More than juxtaposition: a commentary to Willis et al.’s (2023) mixed method study on mobile mental health interventions
Letter to the Editor

More than juxtaposition: a commentary to Willis et al.’s (2023) mixed method study on mobile mental health interventions

Christine Cassivi1^, Amélie Blanchet Garneau1,2,3^

1Nursing Faculty, University of Montréal, Montréal, Québec, Canada; 2Chairholder at Quebec Indigenous Research Chair in Nursing- IRSC, Québec, Canada; 3Center for Public Health Research (CReSP), Montréal, Québec, Canada

^ORCID: Christine Cassivi, 0000-0001-7857-159X; Amélie Blanchet Garneau, 0000-0003-2512-8740.

Correspondence to: Christine Cassivi, RN, PhD student. Nursing Faculty, University of Montréal, 375 Chemin de la Côte-Sainte-Catherine, Canada, Montréal, H3T 1A8, Canada. Email:

Comment on: Willis HA, Neblett EW. Developing culturally-adapted mobile mental health interventions: a mixed methods approach. mHealth 2023;9:1.

Received: 08 May 2023; Accepted: 18 July 2023; Published online: 08 August 2023.

doi: 10.21037/mhealth-23-26

In our search for existing literature on mental health interventions for Black, Indigenous, and People of Color, we read with great interest the article by Willis and Neblett (1) published in January 2023. This article aimed to obtain data for developing mobile health interventions for Black people with one or more mental health disorders. We believe that the themes discussed in Willis and Neblett (1) are highly relevant to the current mental health care context in which Black, Indigenous, and People of Color experience a complex intersection of stressors related to racialization and stigmatization of mental disorders (2). Using a mixed-methods design, the authors highlight that sociocultural experiences of racialization play a key role in Black people’s attitudes toward mental health and the use of mobile mental health interventions. The authors also highlight Black people’s experiences with existing mobile interventions, including their strengths and limitations, and identify desired characteristics for a future culturally competent mobile intervention. Yet, despite the relevance of the themes discussed by Willis and Neblett (1), we have uncovered various methodological limitations that raise questions, particularly regarding the lack of information on certain methodological aspects related to mixed-method studies, as well as the instruments used to measure participants’ attitudes toward mobile health interventions.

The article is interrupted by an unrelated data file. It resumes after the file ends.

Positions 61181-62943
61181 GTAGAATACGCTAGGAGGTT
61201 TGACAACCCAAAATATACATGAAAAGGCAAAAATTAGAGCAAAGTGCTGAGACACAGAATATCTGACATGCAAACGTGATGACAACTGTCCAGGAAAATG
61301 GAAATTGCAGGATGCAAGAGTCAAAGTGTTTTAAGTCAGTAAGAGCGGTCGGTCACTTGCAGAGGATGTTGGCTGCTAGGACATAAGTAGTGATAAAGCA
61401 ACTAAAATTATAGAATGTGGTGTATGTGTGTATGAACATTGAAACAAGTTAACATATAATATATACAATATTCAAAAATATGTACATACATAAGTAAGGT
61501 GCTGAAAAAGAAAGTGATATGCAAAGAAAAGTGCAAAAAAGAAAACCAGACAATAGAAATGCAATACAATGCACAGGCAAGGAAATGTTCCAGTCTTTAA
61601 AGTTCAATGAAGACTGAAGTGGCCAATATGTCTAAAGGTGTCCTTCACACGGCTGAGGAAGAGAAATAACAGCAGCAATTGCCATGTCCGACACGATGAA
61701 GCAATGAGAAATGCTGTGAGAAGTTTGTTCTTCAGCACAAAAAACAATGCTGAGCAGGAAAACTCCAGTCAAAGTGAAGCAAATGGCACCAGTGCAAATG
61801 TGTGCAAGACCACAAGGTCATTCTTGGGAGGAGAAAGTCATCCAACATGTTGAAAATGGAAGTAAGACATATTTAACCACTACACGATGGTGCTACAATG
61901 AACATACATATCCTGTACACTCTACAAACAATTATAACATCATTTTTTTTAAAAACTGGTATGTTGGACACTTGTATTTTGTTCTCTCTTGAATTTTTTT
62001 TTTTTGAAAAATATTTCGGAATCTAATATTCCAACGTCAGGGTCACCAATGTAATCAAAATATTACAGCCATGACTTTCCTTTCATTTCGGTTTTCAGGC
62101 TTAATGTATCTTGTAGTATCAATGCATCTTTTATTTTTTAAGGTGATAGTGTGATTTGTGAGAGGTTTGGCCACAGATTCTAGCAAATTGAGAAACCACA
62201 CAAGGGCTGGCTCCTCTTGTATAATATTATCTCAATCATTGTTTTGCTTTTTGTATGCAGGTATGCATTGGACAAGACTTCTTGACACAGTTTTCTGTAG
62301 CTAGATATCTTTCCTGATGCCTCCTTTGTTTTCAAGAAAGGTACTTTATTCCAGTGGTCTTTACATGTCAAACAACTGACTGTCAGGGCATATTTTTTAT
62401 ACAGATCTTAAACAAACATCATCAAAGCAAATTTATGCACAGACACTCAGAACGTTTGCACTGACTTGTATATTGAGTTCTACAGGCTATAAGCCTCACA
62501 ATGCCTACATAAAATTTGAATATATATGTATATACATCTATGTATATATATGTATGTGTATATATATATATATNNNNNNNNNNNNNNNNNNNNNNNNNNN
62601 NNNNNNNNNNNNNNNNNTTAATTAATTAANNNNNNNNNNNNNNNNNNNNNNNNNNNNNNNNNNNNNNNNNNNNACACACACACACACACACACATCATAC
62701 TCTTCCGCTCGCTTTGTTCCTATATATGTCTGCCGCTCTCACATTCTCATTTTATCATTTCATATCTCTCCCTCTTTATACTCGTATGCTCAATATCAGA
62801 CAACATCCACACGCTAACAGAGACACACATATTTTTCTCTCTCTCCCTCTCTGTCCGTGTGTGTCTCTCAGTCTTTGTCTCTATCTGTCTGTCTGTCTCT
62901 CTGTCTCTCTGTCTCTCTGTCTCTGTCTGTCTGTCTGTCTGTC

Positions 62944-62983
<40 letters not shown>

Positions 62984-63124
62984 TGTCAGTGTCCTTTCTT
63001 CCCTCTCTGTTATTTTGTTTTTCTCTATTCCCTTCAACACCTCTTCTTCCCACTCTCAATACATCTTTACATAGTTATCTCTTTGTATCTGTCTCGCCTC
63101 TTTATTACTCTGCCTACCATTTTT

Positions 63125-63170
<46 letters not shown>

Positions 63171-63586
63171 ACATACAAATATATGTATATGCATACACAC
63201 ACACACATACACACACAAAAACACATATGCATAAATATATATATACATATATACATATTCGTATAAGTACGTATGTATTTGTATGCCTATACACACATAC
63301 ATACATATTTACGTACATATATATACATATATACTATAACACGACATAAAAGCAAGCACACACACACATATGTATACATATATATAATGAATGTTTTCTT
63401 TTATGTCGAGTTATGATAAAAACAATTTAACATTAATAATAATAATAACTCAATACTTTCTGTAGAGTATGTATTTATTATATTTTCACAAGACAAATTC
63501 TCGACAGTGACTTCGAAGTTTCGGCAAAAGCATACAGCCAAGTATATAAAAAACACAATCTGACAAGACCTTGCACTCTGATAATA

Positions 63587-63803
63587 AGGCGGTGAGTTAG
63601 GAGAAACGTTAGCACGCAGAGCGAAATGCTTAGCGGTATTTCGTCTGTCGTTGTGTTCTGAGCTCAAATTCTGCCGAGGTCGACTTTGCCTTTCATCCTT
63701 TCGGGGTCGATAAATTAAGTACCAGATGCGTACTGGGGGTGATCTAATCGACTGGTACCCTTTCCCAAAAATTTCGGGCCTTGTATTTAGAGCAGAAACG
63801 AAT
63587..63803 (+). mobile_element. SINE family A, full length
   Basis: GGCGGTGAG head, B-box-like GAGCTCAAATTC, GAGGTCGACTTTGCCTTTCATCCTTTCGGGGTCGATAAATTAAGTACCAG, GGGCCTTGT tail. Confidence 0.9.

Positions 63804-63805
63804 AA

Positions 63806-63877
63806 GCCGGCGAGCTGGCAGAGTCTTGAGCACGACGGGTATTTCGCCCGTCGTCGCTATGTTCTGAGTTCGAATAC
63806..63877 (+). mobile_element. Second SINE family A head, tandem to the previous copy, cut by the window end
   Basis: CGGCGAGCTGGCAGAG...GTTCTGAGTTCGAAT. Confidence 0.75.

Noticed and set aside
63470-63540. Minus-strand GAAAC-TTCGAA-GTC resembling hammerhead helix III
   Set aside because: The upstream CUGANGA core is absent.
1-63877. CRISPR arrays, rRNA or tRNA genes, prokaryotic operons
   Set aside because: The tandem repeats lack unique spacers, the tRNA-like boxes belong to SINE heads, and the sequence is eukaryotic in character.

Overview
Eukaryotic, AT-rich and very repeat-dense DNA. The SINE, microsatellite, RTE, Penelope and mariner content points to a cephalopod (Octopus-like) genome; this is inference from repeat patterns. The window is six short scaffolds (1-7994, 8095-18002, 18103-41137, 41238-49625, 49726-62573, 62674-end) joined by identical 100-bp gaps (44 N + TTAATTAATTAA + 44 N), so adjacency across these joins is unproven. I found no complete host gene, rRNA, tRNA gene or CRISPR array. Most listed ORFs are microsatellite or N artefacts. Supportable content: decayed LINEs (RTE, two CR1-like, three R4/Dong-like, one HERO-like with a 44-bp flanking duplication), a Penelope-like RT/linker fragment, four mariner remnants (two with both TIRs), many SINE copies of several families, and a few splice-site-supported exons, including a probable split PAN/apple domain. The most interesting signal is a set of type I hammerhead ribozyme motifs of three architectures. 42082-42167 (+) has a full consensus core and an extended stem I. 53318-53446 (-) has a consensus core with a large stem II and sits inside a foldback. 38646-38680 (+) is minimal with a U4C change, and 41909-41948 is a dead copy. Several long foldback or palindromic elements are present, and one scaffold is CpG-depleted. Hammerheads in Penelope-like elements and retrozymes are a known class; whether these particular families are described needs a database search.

First, Willis and Neblett (1) report conducting a mixed-method study. According to Pluye and Hong (3), a mixed-methods study is defined as a research design that joins the strengths of both quantitative and qualitative methodologies to compensate for their respective limitations. While the quantitative and qualitative phases are well articulated, including their respective purposes, designs, and data collection and analysis methods, Willis and Neblett (1) do not specify the reasons for, or value of, using a mixed design in their study. In the methodology section, the authors justify the choice to conduct a mixed-methods study by indicating the advantages of qualitative data collection methods, i.e., focus groups, as well as the advantages of using questionnaires to collect quantitative data. While we would like to acknowledge the relevance of justifying the data collection methods used (4), this section of the article does not seem to provide sufficient justification for conducting a mixed-methods study. To this end, the Good Reporting of A Mixed Methods Study (GRAMMS) (5) guidelines, and more recently, Fàbregues et al. (6), in their methodological review of mixed studies, suggest explicitly stating the reasons for using a mixed design. This step is essential when publishing mixed studies since it allows the relevance and contribution of the combination of approaches to be validated in comparison with the use of the two designs in parallel (7). Similarly, although it seems to be common in mixed studies 6), Willis and Neblett (1) do not explicitly present the design used in their mixed study. However, according to GRAMMS (5) and more recently, Younas et al. (8), the identification and explicit description of the mixed design used (i.e., sequential explanatory design, sequential exploratory design, concurrent design) greatly facilitates the evaluation of the methodological quality of the study, particularly regarding the priority of the designs and the role of the non-dominant design, if any.